New research published by the firm and reported by The Guardian reveal that 1,412 UK restaurants collapsed in the year to the end of June 2019.
It is the highest number of insolvencies since at least 2014, and is believed to reflect tightened consumer spending on the back of concerns about Brexit.
The research found that hundreds of small independent restaurants have collapsed in addition to big chains such as Jamie’s Italian, which was forced to close all 22 of its high street locations earlier this year after the business entered administration.
UHY Hacker Young says the rapid growth of the casual-dining sector since the 2008 financial crisis had resulted in an ‘oversaturated mid-market’.
Restaurant insolvencies have risen steadily since 2014-15, when about 750 closed per year, with the largest increase seen between 2017-18 and 2018-19.
“The crisis in the restaurant sector has been presented as a problem only for the chains that had lost touch with their customers,” says Peter Kubik, a partner at UHY Hacker Young.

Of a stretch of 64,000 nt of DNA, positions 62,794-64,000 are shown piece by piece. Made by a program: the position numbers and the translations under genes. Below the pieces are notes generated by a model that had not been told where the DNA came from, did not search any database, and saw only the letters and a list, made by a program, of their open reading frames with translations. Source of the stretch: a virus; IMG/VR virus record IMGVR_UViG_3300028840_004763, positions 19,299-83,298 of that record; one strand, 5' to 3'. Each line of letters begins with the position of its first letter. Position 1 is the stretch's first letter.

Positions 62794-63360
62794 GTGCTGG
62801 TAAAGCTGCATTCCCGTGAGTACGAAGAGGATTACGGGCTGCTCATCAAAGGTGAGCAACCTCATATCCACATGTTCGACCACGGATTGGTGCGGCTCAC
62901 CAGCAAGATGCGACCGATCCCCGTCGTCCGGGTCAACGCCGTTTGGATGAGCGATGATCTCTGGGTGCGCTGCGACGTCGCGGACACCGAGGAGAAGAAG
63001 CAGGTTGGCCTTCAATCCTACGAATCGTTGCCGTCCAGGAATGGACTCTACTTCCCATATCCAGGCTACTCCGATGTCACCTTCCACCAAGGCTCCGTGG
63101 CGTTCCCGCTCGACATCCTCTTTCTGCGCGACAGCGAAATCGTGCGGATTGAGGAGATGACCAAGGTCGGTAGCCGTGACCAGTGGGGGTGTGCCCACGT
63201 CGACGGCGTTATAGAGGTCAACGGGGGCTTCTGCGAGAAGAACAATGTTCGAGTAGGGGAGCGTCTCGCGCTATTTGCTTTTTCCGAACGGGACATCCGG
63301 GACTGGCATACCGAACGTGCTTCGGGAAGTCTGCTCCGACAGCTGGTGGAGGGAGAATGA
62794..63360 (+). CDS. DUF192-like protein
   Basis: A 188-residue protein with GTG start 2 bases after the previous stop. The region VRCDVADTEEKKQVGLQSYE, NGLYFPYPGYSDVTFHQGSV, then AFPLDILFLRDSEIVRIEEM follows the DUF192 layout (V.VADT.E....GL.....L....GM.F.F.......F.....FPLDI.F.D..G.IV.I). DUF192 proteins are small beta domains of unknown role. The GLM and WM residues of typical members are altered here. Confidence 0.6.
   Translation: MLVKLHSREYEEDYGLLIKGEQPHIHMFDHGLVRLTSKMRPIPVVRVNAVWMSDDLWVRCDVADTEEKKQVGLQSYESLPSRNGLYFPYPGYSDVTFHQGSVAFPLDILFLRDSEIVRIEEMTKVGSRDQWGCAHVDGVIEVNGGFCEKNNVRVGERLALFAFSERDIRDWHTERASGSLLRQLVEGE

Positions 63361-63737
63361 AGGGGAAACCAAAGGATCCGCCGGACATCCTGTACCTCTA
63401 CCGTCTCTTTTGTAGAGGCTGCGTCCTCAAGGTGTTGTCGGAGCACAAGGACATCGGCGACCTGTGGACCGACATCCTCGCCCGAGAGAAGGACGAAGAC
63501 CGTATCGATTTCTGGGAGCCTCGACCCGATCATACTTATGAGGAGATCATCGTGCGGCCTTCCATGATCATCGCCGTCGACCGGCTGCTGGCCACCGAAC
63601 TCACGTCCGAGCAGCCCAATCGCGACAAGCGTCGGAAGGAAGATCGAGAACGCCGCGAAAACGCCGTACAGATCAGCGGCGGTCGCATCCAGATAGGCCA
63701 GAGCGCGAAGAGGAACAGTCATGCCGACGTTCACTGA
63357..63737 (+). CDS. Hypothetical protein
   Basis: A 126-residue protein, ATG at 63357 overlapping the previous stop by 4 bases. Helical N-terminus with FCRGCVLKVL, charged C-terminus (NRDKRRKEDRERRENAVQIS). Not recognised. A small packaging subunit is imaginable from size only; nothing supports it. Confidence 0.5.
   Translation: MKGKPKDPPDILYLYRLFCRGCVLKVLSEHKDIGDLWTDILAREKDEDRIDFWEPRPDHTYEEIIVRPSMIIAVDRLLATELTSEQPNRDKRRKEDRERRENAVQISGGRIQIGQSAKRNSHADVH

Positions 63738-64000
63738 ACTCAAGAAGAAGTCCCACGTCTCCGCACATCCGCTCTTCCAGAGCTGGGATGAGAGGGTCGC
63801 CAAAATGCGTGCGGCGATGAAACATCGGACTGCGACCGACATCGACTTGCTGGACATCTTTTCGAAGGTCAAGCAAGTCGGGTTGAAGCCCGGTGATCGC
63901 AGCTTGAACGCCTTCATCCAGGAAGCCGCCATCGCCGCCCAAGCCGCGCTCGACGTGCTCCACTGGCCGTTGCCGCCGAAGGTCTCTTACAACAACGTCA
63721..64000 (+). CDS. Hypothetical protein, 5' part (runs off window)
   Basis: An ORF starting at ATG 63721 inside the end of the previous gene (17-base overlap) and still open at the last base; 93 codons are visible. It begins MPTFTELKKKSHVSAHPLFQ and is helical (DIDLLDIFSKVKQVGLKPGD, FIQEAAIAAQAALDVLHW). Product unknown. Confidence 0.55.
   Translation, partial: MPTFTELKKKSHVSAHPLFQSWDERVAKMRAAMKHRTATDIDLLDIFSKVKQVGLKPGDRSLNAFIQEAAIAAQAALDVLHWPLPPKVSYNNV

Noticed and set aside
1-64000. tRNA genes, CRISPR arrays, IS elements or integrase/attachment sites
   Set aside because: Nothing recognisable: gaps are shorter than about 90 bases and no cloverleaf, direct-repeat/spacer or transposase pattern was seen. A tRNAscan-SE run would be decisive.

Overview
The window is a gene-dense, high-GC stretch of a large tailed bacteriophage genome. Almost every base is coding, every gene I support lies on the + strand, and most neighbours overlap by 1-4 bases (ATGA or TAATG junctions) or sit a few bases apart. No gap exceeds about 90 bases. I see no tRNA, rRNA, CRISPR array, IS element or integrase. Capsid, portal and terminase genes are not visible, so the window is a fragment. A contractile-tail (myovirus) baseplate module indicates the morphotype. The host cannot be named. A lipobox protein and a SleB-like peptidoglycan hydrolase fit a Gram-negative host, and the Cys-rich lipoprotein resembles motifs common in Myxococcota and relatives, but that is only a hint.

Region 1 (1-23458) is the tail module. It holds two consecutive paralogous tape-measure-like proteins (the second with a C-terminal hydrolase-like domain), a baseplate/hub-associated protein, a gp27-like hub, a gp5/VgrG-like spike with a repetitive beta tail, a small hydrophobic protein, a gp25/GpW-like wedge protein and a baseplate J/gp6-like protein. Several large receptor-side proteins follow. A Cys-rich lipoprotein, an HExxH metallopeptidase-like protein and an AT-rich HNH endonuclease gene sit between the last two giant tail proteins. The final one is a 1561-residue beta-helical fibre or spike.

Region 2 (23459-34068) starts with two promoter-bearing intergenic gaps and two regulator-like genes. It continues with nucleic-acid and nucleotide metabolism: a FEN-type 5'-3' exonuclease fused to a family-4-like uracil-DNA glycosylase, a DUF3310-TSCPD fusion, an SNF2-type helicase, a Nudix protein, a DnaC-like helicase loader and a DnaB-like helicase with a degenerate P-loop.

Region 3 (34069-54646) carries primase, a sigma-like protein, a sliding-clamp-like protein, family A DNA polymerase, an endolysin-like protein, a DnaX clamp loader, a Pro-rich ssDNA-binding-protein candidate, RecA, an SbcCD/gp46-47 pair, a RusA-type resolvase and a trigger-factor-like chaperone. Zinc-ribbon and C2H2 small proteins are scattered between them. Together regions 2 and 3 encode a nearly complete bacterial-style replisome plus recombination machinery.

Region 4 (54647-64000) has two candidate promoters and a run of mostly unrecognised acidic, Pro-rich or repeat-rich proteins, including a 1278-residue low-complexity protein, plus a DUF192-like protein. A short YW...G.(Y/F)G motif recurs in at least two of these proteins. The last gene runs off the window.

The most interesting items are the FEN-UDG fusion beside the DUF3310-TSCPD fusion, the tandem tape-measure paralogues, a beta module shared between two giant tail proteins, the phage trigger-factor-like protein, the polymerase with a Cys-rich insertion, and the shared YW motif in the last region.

“That’s overlooking the hundreds of small independent restaurants that have become insolvent.
“Good restaurants and bad have all struggled from overcapacity, weak consumer spending and surging costs.
“Having a loyal following is great, but if that loyal following stops going out then you have a problem.
“The number of restaurants whose sales are at or near capacity is pretty small – they’re the exception.”
Experts predict that after the shakeout only restaurants with strong brand loyalty and a differentiated offering will survive, with Kubik adding that for businesses suffering distress, aggressive management of cashflow will be key in the coming months.
“Unfortunately, the sector can’t really expect banks to be as generous with their lending, especially as the sector’s current problems are so well known,” he says.